# De broglie vs classical wavelength

• xiankai
In summary, the de Broglie wavelength is a characteristic "size" of a quantum particle, it's not really a super-relevant physical quantity anymore, and you can't just put it into classical wave equations to get anything physical. The wavelength for a given energy is simple based on the equation E=hf, and for electrons the wave length in terms of energy is more complicated.f

#### xiankai

since it is defined (from what i can tell) as h/p,

is it interchangeable with the classical wavelength in equations involving waves in general? or is it a special separate case for matter?

that is,

for photons we have the following equation:
E = hf
E = hc/λ

can the same equation be used to find the wavelength/energy of electrons?

The de Broglie wavelength is now kinda viewed as the characteristic "size" of a quantum particle. It's not really a super-relevant physical quantity anymore, nor can you just put it into classical wave equations to get anything physical.

since it is defined (from what i can tell) as h/p,

is it interchangeable with the classical wavelength in equations involving waves in general? or is it a special separate case for matter?

that is,

for photons we have the following equation:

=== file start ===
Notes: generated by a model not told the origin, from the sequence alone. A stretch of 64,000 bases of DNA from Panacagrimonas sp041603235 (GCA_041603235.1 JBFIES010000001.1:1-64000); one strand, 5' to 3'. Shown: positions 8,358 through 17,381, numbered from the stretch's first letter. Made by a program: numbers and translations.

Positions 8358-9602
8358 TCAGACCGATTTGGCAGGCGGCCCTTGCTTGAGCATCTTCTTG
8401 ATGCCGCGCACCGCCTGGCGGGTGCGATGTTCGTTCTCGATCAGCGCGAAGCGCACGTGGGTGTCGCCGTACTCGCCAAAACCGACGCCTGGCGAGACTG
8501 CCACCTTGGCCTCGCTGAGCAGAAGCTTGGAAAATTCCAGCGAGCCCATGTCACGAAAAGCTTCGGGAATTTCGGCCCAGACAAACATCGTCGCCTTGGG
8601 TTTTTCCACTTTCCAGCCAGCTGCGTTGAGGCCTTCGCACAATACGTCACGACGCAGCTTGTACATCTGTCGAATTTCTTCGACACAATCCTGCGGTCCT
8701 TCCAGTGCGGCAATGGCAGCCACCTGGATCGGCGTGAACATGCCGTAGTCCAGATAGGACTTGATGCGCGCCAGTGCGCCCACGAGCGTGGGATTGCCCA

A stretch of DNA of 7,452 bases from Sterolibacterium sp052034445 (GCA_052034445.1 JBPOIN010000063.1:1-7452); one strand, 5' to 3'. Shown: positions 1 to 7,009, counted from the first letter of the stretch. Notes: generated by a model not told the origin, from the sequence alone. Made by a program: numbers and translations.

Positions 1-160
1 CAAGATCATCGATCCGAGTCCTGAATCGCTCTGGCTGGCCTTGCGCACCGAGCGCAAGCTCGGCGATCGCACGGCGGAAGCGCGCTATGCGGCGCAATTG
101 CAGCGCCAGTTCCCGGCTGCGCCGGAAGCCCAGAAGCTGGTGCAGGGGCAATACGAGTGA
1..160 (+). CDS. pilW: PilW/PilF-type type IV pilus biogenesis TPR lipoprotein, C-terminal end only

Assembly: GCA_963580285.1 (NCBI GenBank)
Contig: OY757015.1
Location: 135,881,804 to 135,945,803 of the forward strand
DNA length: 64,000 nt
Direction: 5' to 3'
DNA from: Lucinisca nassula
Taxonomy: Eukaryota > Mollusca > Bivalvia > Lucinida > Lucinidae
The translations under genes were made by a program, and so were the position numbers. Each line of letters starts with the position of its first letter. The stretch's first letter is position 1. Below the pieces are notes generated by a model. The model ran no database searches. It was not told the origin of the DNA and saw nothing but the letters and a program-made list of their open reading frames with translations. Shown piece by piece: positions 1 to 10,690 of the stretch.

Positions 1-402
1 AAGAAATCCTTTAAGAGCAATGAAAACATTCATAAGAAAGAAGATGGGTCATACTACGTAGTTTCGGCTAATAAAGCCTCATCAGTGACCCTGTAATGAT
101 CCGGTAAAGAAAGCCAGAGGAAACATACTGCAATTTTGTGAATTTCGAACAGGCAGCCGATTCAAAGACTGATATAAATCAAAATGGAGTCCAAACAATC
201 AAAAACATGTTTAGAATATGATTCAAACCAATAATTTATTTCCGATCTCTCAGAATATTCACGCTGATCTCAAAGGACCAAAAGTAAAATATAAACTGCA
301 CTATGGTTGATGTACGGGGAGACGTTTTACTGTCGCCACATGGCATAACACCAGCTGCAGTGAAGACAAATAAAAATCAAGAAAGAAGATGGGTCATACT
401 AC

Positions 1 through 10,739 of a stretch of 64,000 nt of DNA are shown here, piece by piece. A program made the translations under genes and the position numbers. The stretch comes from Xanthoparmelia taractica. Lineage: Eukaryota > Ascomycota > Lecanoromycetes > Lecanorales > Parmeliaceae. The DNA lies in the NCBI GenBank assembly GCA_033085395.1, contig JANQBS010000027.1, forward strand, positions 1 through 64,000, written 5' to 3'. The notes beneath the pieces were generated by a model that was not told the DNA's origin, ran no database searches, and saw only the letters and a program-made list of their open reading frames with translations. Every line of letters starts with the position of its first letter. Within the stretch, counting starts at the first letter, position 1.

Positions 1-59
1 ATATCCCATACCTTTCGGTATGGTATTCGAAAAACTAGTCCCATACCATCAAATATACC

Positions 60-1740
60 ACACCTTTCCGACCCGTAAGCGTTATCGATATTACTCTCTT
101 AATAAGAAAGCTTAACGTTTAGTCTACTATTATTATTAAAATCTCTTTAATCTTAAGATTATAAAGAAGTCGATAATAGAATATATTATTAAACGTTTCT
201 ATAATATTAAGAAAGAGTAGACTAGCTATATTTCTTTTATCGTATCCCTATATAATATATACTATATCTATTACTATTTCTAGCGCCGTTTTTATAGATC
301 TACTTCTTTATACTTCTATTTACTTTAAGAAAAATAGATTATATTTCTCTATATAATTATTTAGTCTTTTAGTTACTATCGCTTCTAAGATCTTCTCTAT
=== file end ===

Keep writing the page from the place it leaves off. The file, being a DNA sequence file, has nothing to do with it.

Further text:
E = hf
E = hc/λ

can the same equation be used to find the wavelength/energy of electrons?
For a photon E=pc, so the dB wavelength for a given energy is simple.
For an electron p=\sqrt[{E^2/c^2-m^2}, so the dB wave length in terms of energy is more complicated,.

For a photon E=pc, so the dB wavelength for a given energy is simple.
For an electron p=\sqrt[{E^2/c^2-m^2}, so the dB wave length in terms of energy is more complicated,.

we must include the rest mass of the electron?

Yes. And to get the frequency of the wave via E = hf, you must use the total energy (kinetic energy plus rest energy).

According to de broglie relation lambda=h/mv ...which implies that velocity is inversely proportional to wavelength. But According to the reletion

V=n lambda ... velocity is directly proportional to wavelength... How That diffenence is Causesd ? Am i going wrong Somowhere ?

Note that the wave relationship only holds for massless particles.

The V in V=\nu\lambda is the phase velocity of the traveling wave packet.
This V also = E/p=h\nu/p, which is consistent.
The phase velocity is >c, but the group velocity v_G=p/E is less than c.